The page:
How to Write a Romance Novel: The Complete Guide

How Do You Start Writing a Romance Novel?

Read in the genre you want to write.

What Are the Subgenres of Romance?

Romance is a wide umbrella. The only essential component of a romance novel is a romantic focus and a happy, or hopeful, ending.

Contemporary Romance

Contemporary romance is the book form of a chick flick. The setting is realistic and familiar, even if it takes place in a fictional town.

Historical Romance

One of the most popular subgenres is historical romance. You might have heard these referred to as “bodice rippers.” But I’m here to tell you that no bodice has to be ripped to write historical romance.

Paranormal Romance

Werewolves, vampires, shapeshifters. Oh, my! Paranormal romance, often abbreviated to PNR by authors and fans, is any romance that involves the supernatural. Typically, one or both of the main characters is/are a supernatural creature. A Discovery of Witches series by Deborah Harkness is an example of paranormal romance.

Fantasy Romance

If you prefer your love stories to occur in another world full of magic, then fantasy romance is the subgenre for you. When magic occurs in a real-world setting, the line between paranormal and fantasy gets blurry.

Religious Romance

If you prefer your romance clean with a focus on spirituality, then religious romance might be the way to go. Most religious romances are Christian fiction.

Young Adult Romance

Move over, Romeo and Juliet. The young adult (YA) genre is one of the most lucrative genres out there for writers. It doesn’t appeal to just teenagers. Young adult fiction, especially young adult romance, appeals to readers of all ages.

Queer Romance

As the publishing industry continues its push for diversity, queer romance is gaining in popularity. People are glad to have characters that they can relate to falling in love. Rainbow Rowell is one of the bestselling queer romance authors.

Erotic Romance

Most of these genres can feature explicit sex scenes, with the exception of Christian romance and YA romance. But in erotic romance, sex is one of the key points of the story, but the love story is equally important.

Blending and Bending Genres

You might have noticed some overlap with the genres listed above. For example, Twilight by Stephenie Meyer is a young-adult paranormal romance. You can blend genres in any way that makes sense to you.

How Do I Choose My Romantic Leads?

A lot of advice about writing romance tells you to pick your setting first. Of course, setting and characters go hand-in-hand. However, romance arcs require strong character growth. For a compelling romance, your story should be primarily character-driven.

Do I Need World-Building in Romance Writing?

World-building is an important part of any story. You might think you don’t need to focus on world-building if you aren’t writing a fantasy or historical romance. But the world your story takes place in is important, even if it looks like our world.

How Do I Structure a Romance Novel?

You might think all you need for a romance novel is love, right? Well, if you plan on marketing your love story as a romance novel, there are some basic guidelines that avid romance readers expect.

Meet Cute

  • She’s a barista who wants to be an actress. He’s a playboy Hollywood exec who stops by her coffee shop.
  • He’s an earl with a dark secret. She’s a lady who has secrets of her own. They meet at a ball.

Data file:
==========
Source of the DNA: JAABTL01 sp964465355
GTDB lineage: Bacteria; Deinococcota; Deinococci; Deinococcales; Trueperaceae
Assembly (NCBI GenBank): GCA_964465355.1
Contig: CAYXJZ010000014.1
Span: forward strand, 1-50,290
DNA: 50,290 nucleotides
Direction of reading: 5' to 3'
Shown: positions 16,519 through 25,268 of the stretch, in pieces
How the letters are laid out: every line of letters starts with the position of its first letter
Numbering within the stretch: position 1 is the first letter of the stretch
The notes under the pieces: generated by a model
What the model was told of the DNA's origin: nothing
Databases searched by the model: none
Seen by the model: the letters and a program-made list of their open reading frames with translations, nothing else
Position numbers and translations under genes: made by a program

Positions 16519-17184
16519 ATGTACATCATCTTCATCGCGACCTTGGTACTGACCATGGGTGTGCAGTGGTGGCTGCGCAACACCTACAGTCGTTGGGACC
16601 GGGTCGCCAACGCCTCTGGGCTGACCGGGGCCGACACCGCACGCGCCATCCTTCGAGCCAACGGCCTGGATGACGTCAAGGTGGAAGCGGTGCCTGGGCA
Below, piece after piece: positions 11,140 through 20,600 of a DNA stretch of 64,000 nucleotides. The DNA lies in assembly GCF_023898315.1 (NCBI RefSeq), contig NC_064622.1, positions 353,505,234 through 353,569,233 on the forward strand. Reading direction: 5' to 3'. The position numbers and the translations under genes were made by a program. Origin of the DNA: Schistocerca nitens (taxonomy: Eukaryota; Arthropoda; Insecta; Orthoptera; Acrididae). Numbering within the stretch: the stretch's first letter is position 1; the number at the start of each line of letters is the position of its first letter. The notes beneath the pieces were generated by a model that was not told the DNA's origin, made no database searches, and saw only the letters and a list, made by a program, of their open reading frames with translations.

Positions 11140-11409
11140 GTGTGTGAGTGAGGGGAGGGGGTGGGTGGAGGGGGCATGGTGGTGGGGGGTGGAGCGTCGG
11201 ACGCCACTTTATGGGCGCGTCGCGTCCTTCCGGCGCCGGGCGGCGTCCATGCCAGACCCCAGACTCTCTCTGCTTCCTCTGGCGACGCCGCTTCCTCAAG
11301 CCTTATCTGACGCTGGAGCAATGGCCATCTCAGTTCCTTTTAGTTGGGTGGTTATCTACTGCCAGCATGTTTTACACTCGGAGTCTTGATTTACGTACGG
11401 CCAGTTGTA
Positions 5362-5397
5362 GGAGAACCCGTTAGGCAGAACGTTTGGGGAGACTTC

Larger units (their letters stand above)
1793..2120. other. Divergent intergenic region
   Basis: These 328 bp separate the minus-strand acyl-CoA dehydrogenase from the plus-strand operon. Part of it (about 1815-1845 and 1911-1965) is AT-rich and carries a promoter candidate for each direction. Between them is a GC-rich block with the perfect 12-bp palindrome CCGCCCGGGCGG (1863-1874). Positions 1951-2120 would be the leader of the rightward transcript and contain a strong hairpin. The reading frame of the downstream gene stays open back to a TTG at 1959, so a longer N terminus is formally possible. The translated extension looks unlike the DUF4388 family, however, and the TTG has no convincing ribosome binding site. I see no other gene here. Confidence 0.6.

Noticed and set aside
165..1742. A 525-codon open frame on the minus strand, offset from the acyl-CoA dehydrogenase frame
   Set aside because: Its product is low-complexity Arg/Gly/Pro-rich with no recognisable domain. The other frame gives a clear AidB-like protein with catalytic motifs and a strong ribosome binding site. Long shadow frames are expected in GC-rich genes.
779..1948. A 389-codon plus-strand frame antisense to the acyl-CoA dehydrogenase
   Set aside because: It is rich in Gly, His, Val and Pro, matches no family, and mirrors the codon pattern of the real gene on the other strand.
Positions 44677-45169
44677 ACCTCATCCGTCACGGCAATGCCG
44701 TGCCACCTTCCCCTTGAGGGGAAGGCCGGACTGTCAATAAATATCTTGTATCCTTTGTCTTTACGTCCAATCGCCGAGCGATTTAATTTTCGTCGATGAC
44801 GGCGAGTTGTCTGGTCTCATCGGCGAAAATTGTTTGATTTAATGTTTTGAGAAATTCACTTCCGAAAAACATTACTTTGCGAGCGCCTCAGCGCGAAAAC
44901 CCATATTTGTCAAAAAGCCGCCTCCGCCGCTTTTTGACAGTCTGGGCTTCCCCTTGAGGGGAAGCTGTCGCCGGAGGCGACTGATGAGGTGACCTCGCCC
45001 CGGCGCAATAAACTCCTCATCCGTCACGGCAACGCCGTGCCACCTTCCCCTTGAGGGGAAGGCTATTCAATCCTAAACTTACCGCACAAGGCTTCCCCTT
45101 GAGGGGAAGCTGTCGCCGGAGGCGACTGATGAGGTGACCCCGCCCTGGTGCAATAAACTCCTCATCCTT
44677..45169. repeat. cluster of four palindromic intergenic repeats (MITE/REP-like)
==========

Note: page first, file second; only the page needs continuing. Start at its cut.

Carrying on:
• She’s a teacher in a small town. She falls in love with the new, mysterious woman in town after spilling coffee all over the both of them at the Fall Festival.

Build the Romantic Tension

Now your characters have to interact so they can develop a relationship. Some plot structures suggest that there should be a minimum of three scenes where they interact before the characters kiss or get together.

Couple Gets Together but Is Torn Apart

Your couple must get together. After all, that’s the whole point of the romance. But your story will be very short and underdeveloped if your happily ever after comes too soon. I’m covering these two plot points together because they are so intertwined.

  • Something nefarious occurs after a kiss, and one of the love interests is kidnapped or is forced to run away.
  • Their love is forbidden, and they are discovered and pulled apart by family.
  • One wakes up with guilt because of the nature of their relationship (not accepted by society, is the enemy, is the widow of their childhood best friend, etc.)

Happily Ever After or Happily for Now

You know how the fairy tales end: “and they all lived happily ever after. The end.” But we can’t end romance novels quite that simply. What does a happy ending look like for your characters?

What if You Want a Sad Ending?

Some authors have had great success with tearjerker endings, like Nicholas Sparks. In this case, there should have been a “happily for now” or “happily ever after” before the end. In other words, the ending should leave the reader satisfied with the culmination of the romantic relationship.

What Are the Most Common Romance Tropes?

  • Friends to enemies to lovers
  • Friends to lovers
  • Marriage of convenience
  • Fake relationship
  • Arrogant playboy finds his heart
  • Forced proximity (roommates, coworkers, hostages, etc.)
  • There’s only one bed!
  • Secret billionaire/secret royal
  • Soul mates
  • Love triangles
  • Forbidden love
  • Girl next door
  • Brother/sister’s best friend
  • Second chance romance

How Do I Pick the Right POV for My Romance Novel?

Fall in Love with Your Characters

Most importantly, writing a romance novel should be fun. Write in a way that makes you fall in love with your characters and makes you want them to have a happily ever after. Focus on the emotions rather than the events. Romance readers are in it for the feelings-the angsty, the warm, the cozy, the heart-wrenching.



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